Q&A: Labour's shadow cabinet elections
Labour are holding their first shadow cabinet elections since 1996. Here's a guide to the process:
Who is being elected?
There are 19 seats at the shadow cabinet table up for grabs in the elections. These do not include leader Ed Miliband and deputy leader Harriet Harman who have already been elected to their positions. A separate ballot to elect the chief whip in the House of Commons - the first time this has happened - will also take place. Labour's leader in the House of Lords, its chief whip in the Upper House and the chairman of the Parliamentary Labour Party also sit in the shadow cabinet but are not included in these elections.
How will the process work?
Labour MPs have put their names forward for the ballot and did not need to be nominated. Only Labour MPs are allowed to vote in the contest. The 19 who get the most votes are duly elected. However, they are not elected to specific positions. Once the results are declared, new leader Ed Miliband will decide who should fill which job. The focus then will be on the key positions of shadow chancellor, shadow home secretary and shadow foreign secretary.
Who is standing?
Forty nine Labour MPs are competing for 19 spots. These include unsuccessful Labour leadership contenders Diane Abbott, Ed Balls and Andy Burnham, former home secretary Alan Johnson and a number of ex-Cabinet ministers including Yvette Cooper, Douglas Alexander, Tessa Jowell, Peter Hain, Hilary Benn and John Denham. A host of junior ministers from the last Labour government also put their names forward. Outgoing Labour Party Treasurer and former top union official Jack Dromey has ruled himself out this time around. Rosie Winterton is the only MP standing in the separate ballot for chief whip, after Ed Miliband asked current chief whip Nick Brown not to stand.
Who is not standing?
Former Chancellor Alistair Darling, Former Justice Secretary Jack Straw and Former Defence Secretary Bob Ainsworth have all said they want to return to the backbenches after long years of ministerial service.
What about David Miliband?
After days of intense speculation when he narrowly lost the leadership contest to his brother Ed, the former foreign secretary has said he will return to the backbenches. He told the BBC his brother needed "a clean field" to lead the party in the way he saw fit "without anyone saying that there are distractions because I'm there". Senior colleagues had urged him to remain on the frontbench.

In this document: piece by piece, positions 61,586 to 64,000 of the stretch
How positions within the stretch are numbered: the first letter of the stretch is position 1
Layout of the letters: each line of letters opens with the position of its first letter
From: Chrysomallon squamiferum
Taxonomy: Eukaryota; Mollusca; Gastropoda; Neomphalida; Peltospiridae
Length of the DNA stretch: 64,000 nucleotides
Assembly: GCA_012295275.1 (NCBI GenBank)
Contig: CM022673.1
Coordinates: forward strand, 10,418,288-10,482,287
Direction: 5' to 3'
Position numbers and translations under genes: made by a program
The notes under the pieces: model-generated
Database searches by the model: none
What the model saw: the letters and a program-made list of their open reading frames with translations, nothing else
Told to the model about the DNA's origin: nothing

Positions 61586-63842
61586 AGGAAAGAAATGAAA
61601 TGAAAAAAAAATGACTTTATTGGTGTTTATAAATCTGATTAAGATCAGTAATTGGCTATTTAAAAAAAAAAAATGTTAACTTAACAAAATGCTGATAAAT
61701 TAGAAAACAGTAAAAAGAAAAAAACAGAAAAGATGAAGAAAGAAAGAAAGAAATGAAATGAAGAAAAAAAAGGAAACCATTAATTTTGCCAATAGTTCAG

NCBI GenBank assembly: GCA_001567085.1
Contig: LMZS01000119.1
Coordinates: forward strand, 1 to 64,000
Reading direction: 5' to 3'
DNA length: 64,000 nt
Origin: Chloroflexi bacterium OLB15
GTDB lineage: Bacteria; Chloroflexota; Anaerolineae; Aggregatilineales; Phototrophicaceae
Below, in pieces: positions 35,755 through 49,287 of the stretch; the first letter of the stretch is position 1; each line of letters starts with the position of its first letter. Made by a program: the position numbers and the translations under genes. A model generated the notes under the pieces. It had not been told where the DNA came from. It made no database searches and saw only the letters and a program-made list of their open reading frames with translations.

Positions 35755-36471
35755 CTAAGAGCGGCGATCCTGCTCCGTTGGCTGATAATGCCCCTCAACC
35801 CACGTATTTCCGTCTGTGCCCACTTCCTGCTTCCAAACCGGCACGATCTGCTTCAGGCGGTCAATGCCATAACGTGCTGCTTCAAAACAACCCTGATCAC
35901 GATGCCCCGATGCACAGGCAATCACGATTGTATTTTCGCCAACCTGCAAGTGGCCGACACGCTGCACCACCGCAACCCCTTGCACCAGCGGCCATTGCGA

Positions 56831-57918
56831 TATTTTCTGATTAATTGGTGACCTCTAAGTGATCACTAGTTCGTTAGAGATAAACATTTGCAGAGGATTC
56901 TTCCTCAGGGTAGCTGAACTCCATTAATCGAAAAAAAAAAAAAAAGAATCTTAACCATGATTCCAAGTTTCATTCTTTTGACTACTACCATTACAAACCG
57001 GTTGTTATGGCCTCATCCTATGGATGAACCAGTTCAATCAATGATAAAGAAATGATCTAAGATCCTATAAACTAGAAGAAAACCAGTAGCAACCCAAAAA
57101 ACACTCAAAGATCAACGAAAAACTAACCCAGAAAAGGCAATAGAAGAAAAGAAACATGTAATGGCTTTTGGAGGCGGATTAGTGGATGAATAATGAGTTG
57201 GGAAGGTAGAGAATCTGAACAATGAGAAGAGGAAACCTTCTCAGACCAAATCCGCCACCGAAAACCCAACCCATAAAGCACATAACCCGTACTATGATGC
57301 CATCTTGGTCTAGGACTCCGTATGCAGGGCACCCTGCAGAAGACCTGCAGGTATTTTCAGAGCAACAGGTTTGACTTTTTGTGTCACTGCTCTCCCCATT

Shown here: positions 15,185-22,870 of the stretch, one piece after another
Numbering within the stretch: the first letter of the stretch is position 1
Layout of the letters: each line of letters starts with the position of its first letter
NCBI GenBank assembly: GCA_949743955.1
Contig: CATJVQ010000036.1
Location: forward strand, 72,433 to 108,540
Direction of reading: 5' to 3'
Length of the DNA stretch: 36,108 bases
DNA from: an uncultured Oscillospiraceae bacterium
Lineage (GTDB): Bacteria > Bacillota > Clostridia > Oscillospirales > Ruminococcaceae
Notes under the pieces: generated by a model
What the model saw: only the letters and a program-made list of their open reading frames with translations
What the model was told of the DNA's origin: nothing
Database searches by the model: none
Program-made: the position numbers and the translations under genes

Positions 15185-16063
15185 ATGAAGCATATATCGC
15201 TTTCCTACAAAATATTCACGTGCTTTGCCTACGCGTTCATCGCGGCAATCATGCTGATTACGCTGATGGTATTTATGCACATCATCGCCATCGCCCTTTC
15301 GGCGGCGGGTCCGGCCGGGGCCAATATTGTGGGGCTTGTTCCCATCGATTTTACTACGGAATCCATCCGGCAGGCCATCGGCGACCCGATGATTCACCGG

How many women will make it in?
More than the three members - Harriet Harman, Yvette Cooper and Tessa Jowell - of the last Labour Cabinet. Under rules agreed earlier this month, there must be a minimum of six women in the shadow cabinet, equivalent to 31.5% of its total membership. This is broadly in proportion with the number of female Labour MPs in the parliamentary party. Among prominent female MPs standing are former ministers Caroline Flint and Rosie Winterton and sisters Angela and Maria Eagle. Former Cabinet minister Hazel Blears has ruled herself out but Diane Abbott, who came fifth in the leadership election, is standing.
Have Labour always done it this way?
Unlike the Conservatives, Labour have historically elected their shadow cabinets while in opposition. Following a consultation earlier this month, MPs rejected proposals to allow the leader to appoint whoever he likes as happens when Labour are in government. A proposal to reduce the number of shadow cabinet posts to 16, or even 12, was also thrown out but MPs did decide to limit elections to every two years. Before Labour came to power in 1997, elections were held every year.
What is the significance of the elections?
The elections will be closely watched as a sign of the political balance of the shadow cabinet and the likely direction of the party. People will be looking out for what happens to key supporters of Ed Miliband and also those who backed David Miliband during the leadership contest. The elections may also be a guide to whose careers are on the rise and whose are on the wane as Labour faces the prospect of up to five years in opposition. But most attention is likely to focus on who is given the key job of shadow chancellor as Labour prepares to respond to the government's spending review announcement on 20 October. Ed Balls is known to covet the job and Harriet Harman and Yvette Cooper have also been mentioned as possible contenders.
When will we know the results?
Voting will take place between 4 and 7 October. The results will be announced at 9pm on 7 October. Ed Miliband will then put together his team before Parliament returns after the party conference season on 11 October.